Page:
(diners, today, increasingly rely upon electronic reviews in choosing a restaurant; Chef Mark Garcia provides links to some of the best review sites)
(the family of drinks found all around the Mediterranean: absinthe, arak, chinchon, ouzo, pastis, raki and sambuca)
Australian Culinary Lingo
(how to tell your lilly-pilly from your yabby, mate)
(site promoting Frank Bruni's book of the same name, but filled with his musings on all things gastronomic)
Brief History of the Birthday Cake, A
(blogger Kathryn McGowan traces the classic dessert to two technological developments, and tests the oldest birthday cake recipe in print)
(Australian for wild foods: birds, fish, fruits, flowers, herbs, insects, mammals, mushrooms, reptiles, spices and vegetables)
(hot stuff: chile botany, chemistry, recipes, growing tips, reviews of sauces, methods of preparation and storage, and more)
Favorite Wine and Drinking Quotes
(compiled by Natalie Maclean; there are more here)
Flavors of Rome
(Carol Coviello-Malzone's guide to visiting, and eating in, the Eternal City; with recipes, of course)
Food for Thought
(Ann Landi's article, in Art News, on the way "portion sizes in depictions of the Last Supper have grown" over time)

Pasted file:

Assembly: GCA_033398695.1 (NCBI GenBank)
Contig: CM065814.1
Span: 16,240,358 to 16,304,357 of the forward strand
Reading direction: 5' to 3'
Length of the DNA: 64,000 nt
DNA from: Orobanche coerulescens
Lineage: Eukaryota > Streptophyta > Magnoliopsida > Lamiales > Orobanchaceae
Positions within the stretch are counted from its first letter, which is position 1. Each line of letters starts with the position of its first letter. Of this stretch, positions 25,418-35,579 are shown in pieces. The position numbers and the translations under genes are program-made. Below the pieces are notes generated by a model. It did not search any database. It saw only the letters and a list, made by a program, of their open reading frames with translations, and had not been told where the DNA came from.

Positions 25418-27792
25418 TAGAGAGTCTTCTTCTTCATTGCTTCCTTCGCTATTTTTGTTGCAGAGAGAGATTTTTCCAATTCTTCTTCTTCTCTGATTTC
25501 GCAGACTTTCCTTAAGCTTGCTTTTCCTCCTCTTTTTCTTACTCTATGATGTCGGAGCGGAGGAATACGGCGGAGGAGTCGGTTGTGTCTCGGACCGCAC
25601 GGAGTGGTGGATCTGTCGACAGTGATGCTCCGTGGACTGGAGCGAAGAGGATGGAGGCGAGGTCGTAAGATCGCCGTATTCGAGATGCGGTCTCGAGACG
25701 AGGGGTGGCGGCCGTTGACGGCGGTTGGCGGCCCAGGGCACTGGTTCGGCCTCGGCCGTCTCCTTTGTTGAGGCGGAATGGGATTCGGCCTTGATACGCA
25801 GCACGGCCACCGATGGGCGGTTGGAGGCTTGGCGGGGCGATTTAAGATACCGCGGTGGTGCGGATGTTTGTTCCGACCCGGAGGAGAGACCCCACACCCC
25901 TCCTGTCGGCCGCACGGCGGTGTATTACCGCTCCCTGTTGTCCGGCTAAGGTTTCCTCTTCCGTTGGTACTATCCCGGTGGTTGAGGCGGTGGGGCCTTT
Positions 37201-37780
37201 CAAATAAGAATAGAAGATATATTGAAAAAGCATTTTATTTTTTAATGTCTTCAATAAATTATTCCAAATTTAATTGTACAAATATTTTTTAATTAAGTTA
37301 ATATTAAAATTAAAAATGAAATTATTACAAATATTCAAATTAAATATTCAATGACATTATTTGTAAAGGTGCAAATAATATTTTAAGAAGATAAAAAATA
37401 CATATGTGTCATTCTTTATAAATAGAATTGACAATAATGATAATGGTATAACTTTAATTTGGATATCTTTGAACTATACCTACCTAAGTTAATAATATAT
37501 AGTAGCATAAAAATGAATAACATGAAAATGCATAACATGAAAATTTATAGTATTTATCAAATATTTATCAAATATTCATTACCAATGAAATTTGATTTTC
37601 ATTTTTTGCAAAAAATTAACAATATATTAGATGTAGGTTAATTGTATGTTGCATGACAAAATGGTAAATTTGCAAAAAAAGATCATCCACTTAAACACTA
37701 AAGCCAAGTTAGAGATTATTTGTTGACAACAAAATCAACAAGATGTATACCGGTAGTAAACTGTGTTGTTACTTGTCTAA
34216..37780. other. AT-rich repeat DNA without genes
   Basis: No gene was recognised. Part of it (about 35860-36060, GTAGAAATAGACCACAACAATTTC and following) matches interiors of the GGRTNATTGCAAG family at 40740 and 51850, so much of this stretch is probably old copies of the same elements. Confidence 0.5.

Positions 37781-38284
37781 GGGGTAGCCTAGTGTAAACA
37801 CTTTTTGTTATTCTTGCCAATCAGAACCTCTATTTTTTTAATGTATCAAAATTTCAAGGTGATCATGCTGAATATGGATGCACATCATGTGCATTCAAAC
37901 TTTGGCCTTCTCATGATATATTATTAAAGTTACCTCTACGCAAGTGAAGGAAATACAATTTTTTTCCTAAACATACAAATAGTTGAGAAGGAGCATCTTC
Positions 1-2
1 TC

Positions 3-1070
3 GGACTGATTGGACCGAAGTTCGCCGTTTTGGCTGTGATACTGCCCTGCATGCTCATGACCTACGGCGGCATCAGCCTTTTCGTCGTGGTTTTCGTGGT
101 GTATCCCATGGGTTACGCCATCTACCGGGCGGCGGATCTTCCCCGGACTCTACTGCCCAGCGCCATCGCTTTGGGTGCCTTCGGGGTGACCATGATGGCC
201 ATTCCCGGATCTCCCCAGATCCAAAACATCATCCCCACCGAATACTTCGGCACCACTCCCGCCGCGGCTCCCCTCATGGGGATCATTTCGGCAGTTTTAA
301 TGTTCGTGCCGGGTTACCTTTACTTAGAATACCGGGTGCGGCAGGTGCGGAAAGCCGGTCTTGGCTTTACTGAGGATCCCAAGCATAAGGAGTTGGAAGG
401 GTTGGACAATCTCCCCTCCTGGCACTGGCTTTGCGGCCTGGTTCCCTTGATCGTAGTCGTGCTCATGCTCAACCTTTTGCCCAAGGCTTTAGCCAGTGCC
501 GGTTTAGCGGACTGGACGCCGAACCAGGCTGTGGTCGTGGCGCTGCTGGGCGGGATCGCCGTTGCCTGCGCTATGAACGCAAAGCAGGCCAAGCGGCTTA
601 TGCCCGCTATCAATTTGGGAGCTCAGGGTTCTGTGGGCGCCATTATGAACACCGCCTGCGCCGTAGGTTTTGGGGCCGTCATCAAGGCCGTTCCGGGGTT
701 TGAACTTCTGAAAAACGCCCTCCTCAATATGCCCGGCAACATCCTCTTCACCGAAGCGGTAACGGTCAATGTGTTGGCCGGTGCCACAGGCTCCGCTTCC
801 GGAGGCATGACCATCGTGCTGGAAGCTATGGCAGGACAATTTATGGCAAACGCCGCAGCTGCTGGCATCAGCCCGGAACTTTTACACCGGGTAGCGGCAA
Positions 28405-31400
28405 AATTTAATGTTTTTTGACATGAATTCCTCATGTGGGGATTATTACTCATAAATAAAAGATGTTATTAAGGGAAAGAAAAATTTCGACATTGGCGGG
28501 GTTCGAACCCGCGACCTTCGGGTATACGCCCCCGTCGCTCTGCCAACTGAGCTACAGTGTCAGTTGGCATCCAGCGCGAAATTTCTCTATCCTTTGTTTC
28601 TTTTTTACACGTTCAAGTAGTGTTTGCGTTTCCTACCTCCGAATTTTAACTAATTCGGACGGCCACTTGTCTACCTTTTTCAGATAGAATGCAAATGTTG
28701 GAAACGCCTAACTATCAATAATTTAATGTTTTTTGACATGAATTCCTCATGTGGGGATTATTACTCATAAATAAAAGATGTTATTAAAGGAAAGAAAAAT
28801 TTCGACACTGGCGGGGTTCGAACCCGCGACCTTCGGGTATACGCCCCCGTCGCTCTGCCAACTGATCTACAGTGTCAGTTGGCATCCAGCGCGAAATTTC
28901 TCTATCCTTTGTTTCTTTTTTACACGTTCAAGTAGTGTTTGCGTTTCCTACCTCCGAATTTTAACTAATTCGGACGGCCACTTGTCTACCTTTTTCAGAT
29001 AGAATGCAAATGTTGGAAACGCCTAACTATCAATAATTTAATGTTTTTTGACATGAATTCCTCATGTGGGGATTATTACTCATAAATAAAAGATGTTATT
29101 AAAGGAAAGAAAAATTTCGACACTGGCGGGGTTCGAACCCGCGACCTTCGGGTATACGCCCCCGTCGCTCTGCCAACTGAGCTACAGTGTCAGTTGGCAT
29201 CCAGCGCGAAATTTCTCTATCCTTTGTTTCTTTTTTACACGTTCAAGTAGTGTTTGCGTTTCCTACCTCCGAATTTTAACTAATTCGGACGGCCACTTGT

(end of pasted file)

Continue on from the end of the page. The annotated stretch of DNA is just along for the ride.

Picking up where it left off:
Great Recipes from Famous Movies
(Saveur article featuring 21 dishes, from Eat Pray Love's cacio e pepe to Mostly Martha's gnocchi)
I Need Coffee
(articles on all aspects of the subject, an obsession bordering on the jitters)
Is Food the New Sex?
(Mary Eberstadt's essay, in Stanford University's Policy Review, on the changing face of morality in an environment where people can have as much as they want of either)
Let Us Now Praise the Great Men of Junk Food
(if we are what we eat, this brief chronology of certain iconic foods tells us more than we want to know about ourselves)
Pleasures of Truly Wild Wild Rice, The
(reprint, at Salon, of Ed Behr's article that originally appeared in The Art of Eating; additional Behr articles are posted at the same site)
Primary Sources for "The First Thanksgiving" at Plymouth
(the only first-hand accounts of the original Thanksgiving, from Pilgrim Hall Museum)
(news, research and trade articles on everything about the pork industry)
Tricks of the Trade
(article in The Age on how menu design steers customers to higher-profit items)
Turkish Coffee: Rich in Flavour and Tradition
(history of, and traditions associated with, the tiny intense cups of sweetened coffee)
Origins and Ancient History of Wine, The
Blogs about blogging -- and about the writing process in general -- can help us become better, and possibly more successful, writers. Here are this month's favorites:
Just Exactly What is Worthwhile About Food Writing?
You blog too much. Here’s one big idea that can help.
Field to Feast
Food and Drink
Memorie di Angelina
Playing with Fire and Water
Tea and Cookies
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Our books, The Resource Guide for Food Writers, The Herbalist in the Kitchen, The Business of Food: Encyclopedia of the Food And Drink Industries, and Human Cuisine can be ordered through the Libro-Emporium.
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...for the moment, anyway.
Copyright (c) 2010 by Gary Allen.